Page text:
Normal physiological sleep, muramyl peptides are involved in sleep associated with bacterial infection, their role in normal physiological sleep is less certain. It has been speculated that "natural" muramyl peptides, derived from degraded gut flora, may pass into the bloodstream, where they play a role in normal sleep. Rapid elimination of a synthetic adjuvant peptide from the circulation after systemic administration and absence of detectable natural muramyl peptides in normal serum was observed 6.
Peptidoglycan-polysaccharide complexes remain in host tissues, since they are resistant to degradation by mammalian enzymes and avoid rapid excretion through the kidney. The extremely large size of these molecules is a major factor in their ability to cause chronic inflammation 7.
Chemical marker, Muramic acid served as a chemical marker for the presence of muramyl peptides, since it is not found in nature other than in peptidoglycan. These are used as peptide adjuvants 8.
1. Johannsen L, Rosenthal RS,Martin SA, Cady AB,Obal Jr. F,Guinand M,Krueger JM (1989). Somnogenic activity of O-acetylated and dimeric muramyl dipeptides. Infect. Immun., 57(9):2726-2732.
2. Karnovsky M (1986). Muramyl peptides in mammalian tissues and their effects at the cellular level. Fed. Proc., 45:2556-2560.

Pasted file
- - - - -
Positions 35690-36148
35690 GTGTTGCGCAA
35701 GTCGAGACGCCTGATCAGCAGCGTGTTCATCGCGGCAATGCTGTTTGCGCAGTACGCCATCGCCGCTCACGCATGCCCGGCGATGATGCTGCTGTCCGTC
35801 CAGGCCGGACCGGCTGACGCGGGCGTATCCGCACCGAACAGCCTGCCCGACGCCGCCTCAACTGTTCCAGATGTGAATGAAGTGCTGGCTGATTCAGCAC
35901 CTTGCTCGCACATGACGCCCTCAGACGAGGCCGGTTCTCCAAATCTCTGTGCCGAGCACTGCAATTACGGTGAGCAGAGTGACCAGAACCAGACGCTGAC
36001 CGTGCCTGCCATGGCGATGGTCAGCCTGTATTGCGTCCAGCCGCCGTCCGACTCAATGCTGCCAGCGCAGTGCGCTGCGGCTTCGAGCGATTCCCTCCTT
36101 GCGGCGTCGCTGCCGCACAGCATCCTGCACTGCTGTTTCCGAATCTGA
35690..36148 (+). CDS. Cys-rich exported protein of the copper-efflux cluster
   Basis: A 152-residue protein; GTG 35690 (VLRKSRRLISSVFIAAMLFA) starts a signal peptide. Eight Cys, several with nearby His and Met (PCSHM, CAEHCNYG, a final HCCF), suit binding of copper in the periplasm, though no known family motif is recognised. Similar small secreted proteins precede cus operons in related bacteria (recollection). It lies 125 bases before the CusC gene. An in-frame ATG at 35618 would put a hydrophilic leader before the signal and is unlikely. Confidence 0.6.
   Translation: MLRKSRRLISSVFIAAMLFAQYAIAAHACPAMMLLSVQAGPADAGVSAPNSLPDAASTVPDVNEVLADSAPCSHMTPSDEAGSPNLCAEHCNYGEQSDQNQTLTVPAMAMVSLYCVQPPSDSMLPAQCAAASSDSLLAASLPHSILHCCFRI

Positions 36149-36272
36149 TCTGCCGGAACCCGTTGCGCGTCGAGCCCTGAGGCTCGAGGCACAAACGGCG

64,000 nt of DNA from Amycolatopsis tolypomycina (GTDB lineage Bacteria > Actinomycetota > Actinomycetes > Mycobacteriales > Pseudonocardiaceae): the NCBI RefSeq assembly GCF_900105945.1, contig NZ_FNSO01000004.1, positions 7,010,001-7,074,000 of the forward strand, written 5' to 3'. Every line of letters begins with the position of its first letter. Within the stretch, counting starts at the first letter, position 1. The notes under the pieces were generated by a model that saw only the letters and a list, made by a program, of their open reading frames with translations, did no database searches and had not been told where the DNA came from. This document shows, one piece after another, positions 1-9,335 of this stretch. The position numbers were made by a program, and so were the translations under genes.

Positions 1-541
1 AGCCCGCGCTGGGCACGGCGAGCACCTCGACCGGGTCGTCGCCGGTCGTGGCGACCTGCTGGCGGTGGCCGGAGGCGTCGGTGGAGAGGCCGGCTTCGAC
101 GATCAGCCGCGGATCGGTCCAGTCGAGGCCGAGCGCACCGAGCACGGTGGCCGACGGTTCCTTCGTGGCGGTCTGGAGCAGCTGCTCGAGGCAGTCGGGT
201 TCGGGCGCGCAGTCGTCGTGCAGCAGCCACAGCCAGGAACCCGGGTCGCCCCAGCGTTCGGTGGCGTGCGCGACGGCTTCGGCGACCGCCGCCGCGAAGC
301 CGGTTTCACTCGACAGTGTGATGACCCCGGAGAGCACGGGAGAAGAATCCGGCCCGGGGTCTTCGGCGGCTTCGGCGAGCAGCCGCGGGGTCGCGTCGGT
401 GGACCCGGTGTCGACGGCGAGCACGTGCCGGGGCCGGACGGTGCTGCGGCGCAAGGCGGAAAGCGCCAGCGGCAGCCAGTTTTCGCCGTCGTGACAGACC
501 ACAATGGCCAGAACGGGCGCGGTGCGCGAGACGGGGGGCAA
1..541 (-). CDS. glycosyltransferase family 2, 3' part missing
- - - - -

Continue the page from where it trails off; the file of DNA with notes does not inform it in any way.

3. Kufoy EA, Fox K, Fox A, Parks C, Pakalnis VA (1990). Modulation of the blood-aqueous barrier by Gram positive and Gram negative bacterial cell wall components in the rat and rabbit. Exp. Eye Res., 50(2):189-195.
4. Laman AG, Shepelyakovskaya AO, Berezin IA, Boziev KM, Rodionov IL, Chulina IA, Malakhova GV, Brovko FA, Murashev AN, Korpela TK, Nesmeyanov VA (2007). Identification of pentadecapeptide mimicking muramyl peptide. Vaccine, 25(15):2900-2906.
5. Levi M, Rudén U, Birx D, Loomis L, Redfield R, Lövgren K, Akerblom L, Sandström E, Wahren B (1993). Effects of adjuvants and multiple antigen peptides on humoral and cellular immune responses to gp160 of HIV-1. J Acquir Immune Defic Syndr., 6(8):855-864.
6. Fox A, Fox K (1991). Rapid elimination of a synthetic adjuvant peptide from the circulation after systemic administration and absence of detectable natural muramyl peptides in normal serum at current analytical limits. Infect Immun., 59(3):1202-1205.
7. Gilbart J, Fox A (1987). Elimination of group A streptococcal cell walls from mammalian tissues. Infect. Immun., 55:1526-1528.
8. Gilbart J, Fox A, Whiton RS, Morgan SL (1986). Rhamnose and muramic acid: chemical markers for bacterial cell walls in mammalian tissues. J. Microbiol. Methods., 5(5-6):271-282.